[serv’a) Rank'd, and prefer'd to any real worth (Which in their parents' trespass they de- That Rome now holds. This is most To take ill courses.

strangely invective, Tib. It shall please us.

Most full of spight, and insolently upbraiding. Arr. I,

Nor is't the time alone is here dispris’d, Out of necessity. This Lepidus

But the whole man of time, yea, Cæsar's self Is grave and honest, and I have observ'd Brought in disvalue ; and he aim'd at most A moderation still in all his censures. By oblique glance of his licentious pen. Sab. And bending to the better----Stay, Cæsar, if Cassius were the last of Romans, who's this?

Thou hast no name. Cremutius Cordus? what! is he brought in ? Tib. Let's hear him answer. Silence. Arr. More blood into the banquet? no

Cor. So innocent I am of fact, my lords, ble Cordus,

As but my words are argu’d: yet those I wish thee good : be, as thy writings, free,

words

(rent; And honest.

Not reaching either prince, or prince's pa** That thus hath STALLED and abus'd our mercy.) i. e. forestalled, hindered.

Mr. SYMPSON. " Tib. What is he ? Sej. For th' annals, Cæsar.] These speeches are so divided in all the editions ; but Mr. Upton, supposing the division faulty, would correct, and read them ir this manner :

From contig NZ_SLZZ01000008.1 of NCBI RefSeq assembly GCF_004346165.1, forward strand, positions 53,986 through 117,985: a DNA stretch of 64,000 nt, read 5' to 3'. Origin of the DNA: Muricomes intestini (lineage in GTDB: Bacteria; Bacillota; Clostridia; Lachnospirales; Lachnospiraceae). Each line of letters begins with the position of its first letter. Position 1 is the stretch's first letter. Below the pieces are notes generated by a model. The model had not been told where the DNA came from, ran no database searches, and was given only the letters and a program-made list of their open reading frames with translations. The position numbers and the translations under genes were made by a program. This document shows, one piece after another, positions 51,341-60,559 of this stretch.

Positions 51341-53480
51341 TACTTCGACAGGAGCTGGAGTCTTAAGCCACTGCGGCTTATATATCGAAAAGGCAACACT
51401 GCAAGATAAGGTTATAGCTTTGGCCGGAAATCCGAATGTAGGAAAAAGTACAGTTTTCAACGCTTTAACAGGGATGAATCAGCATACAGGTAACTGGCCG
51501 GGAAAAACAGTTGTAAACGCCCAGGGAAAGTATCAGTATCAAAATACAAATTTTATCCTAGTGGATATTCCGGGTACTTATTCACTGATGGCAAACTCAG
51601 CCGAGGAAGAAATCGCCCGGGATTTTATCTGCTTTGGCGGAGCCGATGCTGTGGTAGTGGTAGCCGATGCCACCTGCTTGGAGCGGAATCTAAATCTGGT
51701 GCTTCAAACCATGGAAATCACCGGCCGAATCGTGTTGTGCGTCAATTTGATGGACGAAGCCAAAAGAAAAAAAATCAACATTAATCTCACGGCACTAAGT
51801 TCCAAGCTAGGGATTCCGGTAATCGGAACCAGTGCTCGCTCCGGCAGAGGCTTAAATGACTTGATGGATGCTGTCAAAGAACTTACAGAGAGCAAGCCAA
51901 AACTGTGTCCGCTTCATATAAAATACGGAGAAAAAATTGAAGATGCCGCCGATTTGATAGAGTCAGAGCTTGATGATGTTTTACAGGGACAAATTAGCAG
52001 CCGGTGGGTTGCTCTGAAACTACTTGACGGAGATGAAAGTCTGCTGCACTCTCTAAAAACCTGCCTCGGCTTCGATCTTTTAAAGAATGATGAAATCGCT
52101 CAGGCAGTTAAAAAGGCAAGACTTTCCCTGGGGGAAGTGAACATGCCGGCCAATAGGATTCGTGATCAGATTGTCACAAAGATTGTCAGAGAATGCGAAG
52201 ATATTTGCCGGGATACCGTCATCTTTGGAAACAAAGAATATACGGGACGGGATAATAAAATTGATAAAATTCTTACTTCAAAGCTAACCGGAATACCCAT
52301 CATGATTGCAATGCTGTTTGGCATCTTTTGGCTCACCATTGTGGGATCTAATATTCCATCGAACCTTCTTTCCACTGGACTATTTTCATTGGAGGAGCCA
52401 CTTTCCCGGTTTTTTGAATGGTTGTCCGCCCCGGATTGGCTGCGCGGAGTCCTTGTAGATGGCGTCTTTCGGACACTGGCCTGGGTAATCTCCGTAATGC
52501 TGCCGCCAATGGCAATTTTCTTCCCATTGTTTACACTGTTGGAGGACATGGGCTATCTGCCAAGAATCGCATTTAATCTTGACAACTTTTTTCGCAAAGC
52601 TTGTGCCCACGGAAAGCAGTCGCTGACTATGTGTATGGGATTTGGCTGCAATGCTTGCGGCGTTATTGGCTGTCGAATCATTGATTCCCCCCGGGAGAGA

Tib. " What is he for}" i. e. of what is he accused ?

Sej. « The apnals, Cæsar.” 12 Which never yet DANGEROUS bastard did

Upon his parent.] The sense and measure are both defective; the first editions read degenerous, which being right, I have admitted into the text. 13 Thou praisest Brutus, and affirm'st

That Cussius was the last of all the Romans.] The historians give this account of Cordus: Objectum est histórico (Cremutio Cordo, Tacit. Annal. l. 4. c. 34.) quod Brutum Cassiumque ultimos Romanorum dixisset. Suet. Tiber. 1. 3. c. 61. And the following speech of Cordus in his defence, is a translation from Tacitus, Annal. l. 4. p. 72. cdit. Lips. 1589.